By the time I got home, the temperature had risen to 36° F, 2° C. By mid-January, or so, we should should start to enter our "early spring," weather-wise. By February, many native plants will be blooming. Today, I am watching the overcast roll in to prepare for the expected rain and/or snow tonight. Thanks for joining me on this hike.
Monday, January 2, 2017
The theme for this year's First Day Hike at Deception Pass State Park was the Pacific Northwest National Scenic Trail. This is a 1,200 mile/1,931 km trail system that connects the Continental Divide in Glacier National Park, Montana to Cape Alava on Washington's Pacific coast. We completed a portion of that trail on yesterday's hike.
First Day hikers gathered in the dining hall at the Cornet Bay Retreat Center. Here, we fueled up with hot drinks and pastries provided by the Deception Pass Park Foundation. Hikers ranged in age from toddlers to seniors with everything in between.
The first leg of the hike took as to the Deception Pass Bridge via the Goose Rock Perimeter Trail, about 1.5 miles/2.4 km. The trail went from sea level to high on the cliff overlooking Cornet Bay. It descended back to sea level skirting along Deception Pass. It ends at the bridge where we took a rest stop. We had just completed a piece of the Pacific Northwest Trail (in section 08-05 on the map).
From the bridge we climbed to the summit of Goose Rock, 484 feet/148 m above sea level. In the crisp, invigorating winter air, we enjoyed panoramic views of the San Juans, the Strait of Juan de Fuca and north Whidbey Island.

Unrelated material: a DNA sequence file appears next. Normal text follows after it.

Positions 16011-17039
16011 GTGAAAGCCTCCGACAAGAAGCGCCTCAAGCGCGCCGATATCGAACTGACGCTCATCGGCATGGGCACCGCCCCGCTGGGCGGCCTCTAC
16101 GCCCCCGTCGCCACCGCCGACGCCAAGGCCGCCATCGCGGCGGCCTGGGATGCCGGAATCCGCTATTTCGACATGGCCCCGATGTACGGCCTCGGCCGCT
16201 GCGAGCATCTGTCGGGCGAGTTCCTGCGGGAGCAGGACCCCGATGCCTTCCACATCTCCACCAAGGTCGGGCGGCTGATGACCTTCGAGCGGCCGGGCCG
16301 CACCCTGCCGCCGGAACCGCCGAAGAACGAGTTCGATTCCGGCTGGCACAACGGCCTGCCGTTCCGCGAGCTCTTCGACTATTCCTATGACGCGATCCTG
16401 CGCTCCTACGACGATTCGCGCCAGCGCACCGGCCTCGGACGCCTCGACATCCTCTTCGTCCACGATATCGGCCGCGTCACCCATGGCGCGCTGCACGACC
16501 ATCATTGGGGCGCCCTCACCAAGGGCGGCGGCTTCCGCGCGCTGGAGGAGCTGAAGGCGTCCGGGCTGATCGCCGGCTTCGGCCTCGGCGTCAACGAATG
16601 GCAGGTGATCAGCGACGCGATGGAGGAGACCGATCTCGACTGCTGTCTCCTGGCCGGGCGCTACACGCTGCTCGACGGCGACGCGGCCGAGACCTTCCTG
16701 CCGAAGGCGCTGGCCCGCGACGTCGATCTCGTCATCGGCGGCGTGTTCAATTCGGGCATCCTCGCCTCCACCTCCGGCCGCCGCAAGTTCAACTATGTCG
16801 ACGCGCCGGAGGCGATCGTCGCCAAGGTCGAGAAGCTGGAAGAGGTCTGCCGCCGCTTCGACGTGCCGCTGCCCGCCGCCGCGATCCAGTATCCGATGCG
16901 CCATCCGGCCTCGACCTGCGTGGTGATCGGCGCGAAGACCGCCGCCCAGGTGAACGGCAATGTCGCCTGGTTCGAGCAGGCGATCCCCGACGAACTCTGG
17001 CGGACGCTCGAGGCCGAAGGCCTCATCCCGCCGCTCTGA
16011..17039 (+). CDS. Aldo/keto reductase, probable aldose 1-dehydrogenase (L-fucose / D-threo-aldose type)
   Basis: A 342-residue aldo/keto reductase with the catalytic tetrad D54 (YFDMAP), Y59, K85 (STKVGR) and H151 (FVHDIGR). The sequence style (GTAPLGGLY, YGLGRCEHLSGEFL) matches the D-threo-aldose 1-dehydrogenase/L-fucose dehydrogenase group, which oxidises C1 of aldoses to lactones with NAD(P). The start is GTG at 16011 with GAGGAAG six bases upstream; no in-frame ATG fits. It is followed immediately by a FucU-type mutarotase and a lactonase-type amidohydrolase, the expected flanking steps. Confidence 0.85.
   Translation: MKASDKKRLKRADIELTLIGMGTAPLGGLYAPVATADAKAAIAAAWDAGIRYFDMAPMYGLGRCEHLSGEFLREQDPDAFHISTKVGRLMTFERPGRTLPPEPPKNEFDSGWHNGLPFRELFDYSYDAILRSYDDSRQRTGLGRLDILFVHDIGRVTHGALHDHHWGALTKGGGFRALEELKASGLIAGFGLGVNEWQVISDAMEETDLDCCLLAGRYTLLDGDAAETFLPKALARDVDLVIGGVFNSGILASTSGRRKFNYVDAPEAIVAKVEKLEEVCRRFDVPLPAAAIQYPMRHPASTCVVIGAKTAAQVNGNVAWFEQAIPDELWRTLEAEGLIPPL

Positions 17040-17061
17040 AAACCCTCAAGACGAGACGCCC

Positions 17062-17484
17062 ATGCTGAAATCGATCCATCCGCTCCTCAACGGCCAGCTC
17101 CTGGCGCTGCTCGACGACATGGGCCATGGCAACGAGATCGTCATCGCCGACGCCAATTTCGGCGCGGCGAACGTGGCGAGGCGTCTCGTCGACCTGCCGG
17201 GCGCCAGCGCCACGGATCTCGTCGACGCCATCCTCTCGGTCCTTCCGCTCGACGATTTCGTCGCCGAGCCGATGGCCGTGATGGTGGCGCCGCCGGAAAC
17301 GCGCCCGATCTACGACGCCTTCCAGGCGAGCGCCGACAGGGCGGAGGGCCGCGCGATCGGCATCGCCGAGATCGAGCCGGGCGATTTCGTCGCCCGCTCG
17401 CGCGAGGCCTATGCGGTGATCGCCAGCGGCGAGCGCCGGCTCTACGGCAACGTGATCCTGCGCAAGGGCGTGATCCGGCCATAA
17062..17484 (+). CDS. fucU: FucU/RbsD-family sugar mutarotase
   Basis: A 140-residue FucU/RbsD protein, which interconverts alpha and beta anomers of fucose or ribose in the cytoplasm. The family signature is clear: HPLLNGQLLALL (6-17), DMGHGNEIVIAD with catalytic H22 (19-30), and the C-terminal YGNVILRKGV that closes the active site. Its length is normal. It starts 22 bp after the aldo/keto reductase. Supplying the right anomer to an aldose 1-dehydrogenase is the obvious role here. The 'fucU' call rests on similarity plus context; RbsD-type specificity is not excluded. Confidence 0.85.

For the sixth year in a row, we had perfect weather for the First Day hike. The day gave us mostly sunny skies and a temperature of 36° F/2° C. We encountered the high winds that were forecast only while at the Retreat Center. Even at the summit of Goose Rock, the winds calmed for us.
We climbed down Goose Rock on the opposite side from our ascent and returned to the Retreat Center. Hikers were greeted by the smell of hot coffee. We were now treated to an amazing multimedia presentation about the Pacific Northwest Trail by Jeff Kish. Jeff is a thru-hiker, journalist and Executive Director of the Pacific Northwest Trail Association. He has completed both the PNNST and the Pacific Crest Trail, and is a gifted storyteller about his experiences.
I could imagine myself on such an adventure as he spoke. Since I have now passed from the Pepsi Generation into the Metamucil Generation, I can only daydream. But such wonderful daydreams they are. The PNTA is based nearby in Sedro Woolley, Washington.
When you see this logo posted along trails in Washington, Idaho and Montana, you know you are hiking a portion of the Pacific Northwest National Scenic Trail. (Image used by permission)
Wednesday, December 28, 2016